It’s such a missed opportunity. When you have someone that you love as deeply as I loved Robyn, when I watched her have the courage to go through what she did, what kind of person would I be to not go on.
Death is a little less scary to me now. Because if she could do it, I should be able to do it. And so it just isn’t, I don’t think it’s a productive way to spend what I have left, making myself miserable. It’s the reason why I love the fact that I wrote the book, that book will outlive me.
There aren’t that many books, you know, I went on a search and like you said, you don’t want to suffer alone. So one of the ways is you do research. You listen to podcasts. There’s definitely some stuff out there. But there’s not a lot. There’s more books on how to DATE widowers Terrell, than there are to help support widowers. It blew me away.
You know, my book is not a long book, It’s not war and peace. It doesn’t need to be. It’s just a book of tools, not a how to book and it talks about the seasons of grief. And the other part of the book talks about what I call the 10 tenets of grief, which is almost like my 10 rules. That was the structure that I put within my life to help me heal. My publicist keeps threatening to stop working with me if I don’t bring out a workbook to support the First 365 and allow people to go through it and build their own tenants and their own rules. So I guess I’d better do that at some point. Not for the publicist, but for those listeners who I know want to heal and want to grow, and
Terrell, this is definitely your mission. So what’s the one piece of advice you’d like to leave our widowers, our growth warriors with today?
Be patient with yourself. Be loving to yourself. Healing, and your purpose and the quality of your life. Because we have no control over the quantity that we have left. But the quality of your life is built on the foundation of being loving to yourself and having grace with yourself.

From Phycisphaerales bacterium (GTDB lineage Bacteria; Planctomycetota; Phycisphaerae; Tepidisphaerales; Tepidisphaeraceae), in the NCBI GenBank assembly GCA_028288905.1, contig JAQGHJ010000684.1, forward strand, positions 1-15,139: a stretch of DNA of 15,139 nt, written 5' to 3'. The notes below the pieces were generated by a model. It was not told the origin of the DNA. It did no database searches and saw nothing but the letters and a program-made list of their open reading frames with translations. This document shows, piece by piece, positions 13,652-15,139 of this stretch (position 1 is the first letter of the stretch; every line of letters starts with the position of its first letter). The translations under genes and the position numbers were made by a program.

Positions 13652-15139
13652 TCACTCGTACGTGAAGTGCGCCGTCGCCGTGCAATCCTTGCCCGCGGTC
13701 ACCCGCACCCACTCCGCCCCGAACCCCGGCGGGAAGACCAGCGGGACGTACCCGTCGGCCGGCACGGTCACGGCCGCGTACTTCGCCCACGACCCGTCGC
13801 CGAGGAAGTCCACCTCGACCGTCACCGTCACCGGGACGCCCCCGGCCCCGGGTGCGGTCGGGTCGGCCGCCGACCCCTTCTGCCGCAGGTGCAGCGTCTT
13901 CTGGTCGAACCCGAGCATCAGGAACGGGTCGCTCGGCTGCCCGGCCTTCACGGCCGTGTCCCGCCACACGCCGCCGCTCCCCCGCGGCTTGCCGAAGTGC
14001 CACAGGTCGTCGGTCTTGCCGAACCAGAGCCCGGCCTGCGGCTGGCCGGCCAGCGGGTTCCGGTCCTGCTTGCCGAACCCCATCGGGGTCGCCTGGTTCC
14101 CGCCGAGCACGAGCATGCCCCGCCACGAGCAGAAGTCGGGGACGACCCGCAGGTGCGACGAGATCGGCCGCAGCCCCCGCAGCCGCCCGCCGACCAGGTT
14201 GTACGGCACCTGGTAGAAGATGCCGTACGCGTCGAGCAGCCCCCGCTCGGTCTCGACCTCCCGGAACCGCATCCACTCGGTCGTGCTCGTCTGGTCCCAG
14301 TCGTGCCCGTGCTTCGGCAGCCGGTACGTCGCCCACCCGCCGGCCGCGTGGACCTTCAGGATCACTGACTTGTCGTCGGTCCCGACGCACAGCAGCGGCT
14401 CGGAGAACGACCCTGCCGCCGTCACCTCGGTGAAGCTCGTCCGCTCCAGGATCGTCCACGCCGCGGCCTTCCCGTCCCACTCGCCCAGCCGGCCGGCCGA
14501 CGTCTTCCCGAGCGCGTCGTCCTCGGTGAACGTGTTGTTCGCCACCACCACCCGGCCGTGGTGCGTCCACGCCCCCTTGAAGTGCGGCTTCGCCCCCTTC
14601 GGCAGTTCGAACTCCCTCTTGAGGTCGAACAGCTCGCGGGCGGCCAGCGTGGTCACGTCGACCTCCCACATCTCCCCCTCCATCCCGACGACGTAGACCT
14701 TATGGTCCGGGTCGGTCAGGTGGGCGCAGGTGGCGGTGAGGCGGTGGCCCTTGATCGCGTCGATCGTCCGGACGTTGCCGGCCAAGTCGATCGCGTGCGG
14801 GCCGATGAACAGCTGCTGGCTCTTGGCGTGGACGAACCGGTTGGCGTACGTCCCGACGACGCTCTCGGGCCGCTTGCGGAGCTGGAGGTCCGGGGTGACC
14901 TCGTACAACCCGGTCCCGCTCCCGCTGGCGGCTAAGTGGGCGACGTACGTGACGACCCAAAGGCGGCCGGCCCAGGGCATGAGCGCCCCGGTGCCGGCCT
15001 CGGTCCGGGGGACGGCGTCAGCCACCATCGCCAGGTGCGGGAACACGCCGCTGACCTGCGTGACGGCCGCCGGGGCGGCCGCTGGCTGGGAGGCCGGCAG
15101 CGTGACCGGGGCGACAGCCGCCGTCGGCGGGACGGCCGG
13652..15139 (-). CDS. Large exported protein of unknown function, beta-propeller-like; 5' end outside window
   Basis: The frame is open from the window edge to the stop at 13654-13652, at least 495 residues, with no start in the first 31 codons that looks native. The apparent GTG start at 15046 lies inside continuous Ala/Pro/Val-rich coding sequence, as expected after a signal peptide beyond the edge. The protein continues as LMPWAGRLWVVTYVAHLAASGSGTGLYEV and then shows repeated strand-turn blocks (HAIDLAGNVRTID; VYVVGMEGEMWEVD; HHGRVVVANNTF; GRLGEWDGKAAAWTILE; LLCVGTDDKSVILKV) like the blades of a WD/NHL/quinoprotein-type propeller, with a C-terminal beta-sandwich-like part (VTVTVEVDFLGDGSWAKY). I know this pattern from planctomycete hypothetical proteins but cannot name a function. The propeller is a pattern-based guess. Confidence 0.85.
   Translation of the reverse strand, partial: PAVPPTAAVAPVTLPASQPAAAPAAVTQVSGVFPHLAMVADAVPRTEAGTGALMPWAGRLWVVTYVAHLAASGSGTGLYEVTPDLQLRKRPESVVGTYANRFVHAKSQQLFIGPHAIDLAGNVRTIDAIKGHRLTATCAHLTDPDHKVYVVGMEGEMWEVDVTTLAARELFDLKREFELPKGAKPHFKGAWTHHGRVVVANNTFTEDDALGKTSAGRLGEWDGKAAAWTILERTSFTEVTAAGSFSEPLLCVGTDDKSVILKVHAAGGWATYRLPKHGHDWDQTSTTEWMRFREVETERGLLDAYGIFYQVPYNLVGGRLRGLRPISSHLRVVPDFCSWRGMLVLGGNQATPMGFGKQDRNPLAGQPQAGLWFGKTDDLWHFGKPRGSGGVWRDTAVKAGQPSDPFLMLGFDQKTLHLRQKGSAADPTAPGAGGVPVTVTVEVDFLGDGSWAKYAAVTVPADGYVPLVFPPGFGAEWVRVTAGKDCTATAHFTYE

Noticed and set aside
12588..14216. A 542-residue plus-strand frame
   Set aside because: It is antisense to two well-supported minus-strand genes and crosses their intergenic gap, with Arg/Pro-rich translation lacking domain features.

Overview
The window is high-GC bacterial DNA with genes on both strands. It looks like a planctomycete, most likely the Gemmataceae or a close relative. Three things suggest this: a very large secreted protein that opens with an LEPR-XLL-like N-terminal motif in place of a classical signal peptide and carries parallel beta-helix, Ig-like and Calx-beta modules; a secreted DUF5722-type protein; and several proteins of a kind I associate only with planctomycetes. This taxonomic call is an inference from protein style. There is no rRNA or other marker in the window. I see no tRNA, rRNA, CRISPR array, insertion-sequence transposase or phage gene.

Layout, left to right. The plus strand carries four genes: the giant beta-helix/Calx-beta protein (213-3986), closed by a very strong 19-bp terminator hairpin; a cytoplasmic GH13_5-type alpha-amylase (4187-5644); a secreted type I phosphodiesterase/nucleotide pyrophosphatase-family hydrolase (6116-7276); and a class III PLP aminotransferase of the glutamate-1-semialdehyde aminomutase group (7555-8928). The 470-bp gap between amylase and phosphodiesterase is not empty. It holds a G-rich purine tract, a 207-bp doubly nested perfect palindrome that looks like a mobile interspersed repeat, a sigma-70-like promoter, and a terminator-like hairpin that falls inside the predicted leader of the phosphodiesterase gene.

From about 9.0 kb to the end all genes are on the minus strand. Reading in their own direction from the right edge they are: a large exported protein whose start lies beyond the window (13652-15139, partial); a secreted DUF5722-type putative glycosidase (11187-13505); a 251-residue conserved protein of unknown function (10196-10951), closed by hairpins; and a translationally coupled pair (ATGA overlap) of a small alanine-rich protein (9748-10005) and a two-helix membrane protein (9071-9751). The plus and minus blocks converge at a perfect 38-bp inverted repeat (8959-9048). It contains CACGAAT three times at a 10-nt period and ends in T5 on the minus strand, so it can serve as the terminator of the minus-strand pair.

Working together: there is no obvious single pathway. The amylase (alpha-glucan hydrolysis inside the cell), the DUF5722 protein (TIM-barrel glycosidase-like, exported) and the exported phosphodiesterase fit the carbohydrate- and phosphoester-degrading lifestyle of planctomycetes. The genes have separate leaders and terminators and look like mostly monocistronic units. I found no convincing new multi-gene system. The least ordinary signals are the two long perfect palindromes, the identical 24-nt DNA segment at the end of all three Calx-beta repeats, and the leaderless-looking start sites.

Ask for help, if you need it. Pray if you must, because I believe that you should. I don’t tell you who to pray to and what to pray to. But find something that you believe in. If you look in the mirror, and that person on the other side of the mirror is the person that inspires you to move forward, do that.
There’s no right and there’s no wrong way to do it. Don’t look at me, don’t look at Thomas, don’t look at anybody else. And say because I’m not like them, I’m not doing well. You woke up and you are doing well, so just make today a little bit better than yesterday.
Find that place if you need to put pictures in the house of the good times with your spouse, let that be joy in every room. You know, if you need to move, move, but whatever it is, don’t quit.
And notice he did not leave you here to punish you. The other thing is, everybody did not have a good relationship with their spouse. Everybody doesn’t have good relationships with the family that is behind. Some of them can’t stand you. It does not matter. The only person that lost their spouse on that day was you.
Own what’s yours to own.
And the last thing I say is consider becoming the curator of the memories called the love that you had for your spouse. Don’t let anybody else be the curator of the museum of your love.
Terrell, thank you so much. I know that there were very specific questions that I’ve gotten for some widowers that you were able to answer today, I’m going to share this with them. And the book, the First 365 is available on Amazon, we’ve got the link in our tools section already. So please order that. And thank you Terrell for participating.
Reach out. Reach out to me as we’re living in a little bit more open world, and I look forward to hopefully conferences or whether it’s online or whether it’s in person. You know, we have work to do, Thomas, we got a lot of people out there. You know, if you get in a room with me and people like me, you won’t come out the same. We deliver hope.
Yes. 3.6 million in US alone need our help.
Yes. there are millions, so I’ll spend the next chapter of my life trying to connect with men and I don’t care where I have to travel. Wherever there is pain, there’s a need for me to be there.
All right, Terrell, I will take you up on that because I am going to get a retreat together before too long. And it’s definitely part of my mission plan what I think I’ve been put here to do, and you’re going to be front and center of other hey,
Let’s do it. Let’s do it. Let’s start a movement because we know it’s necessary. Thank you for the privilege. I hope it’s been of some help for you and I look forward to seeing it.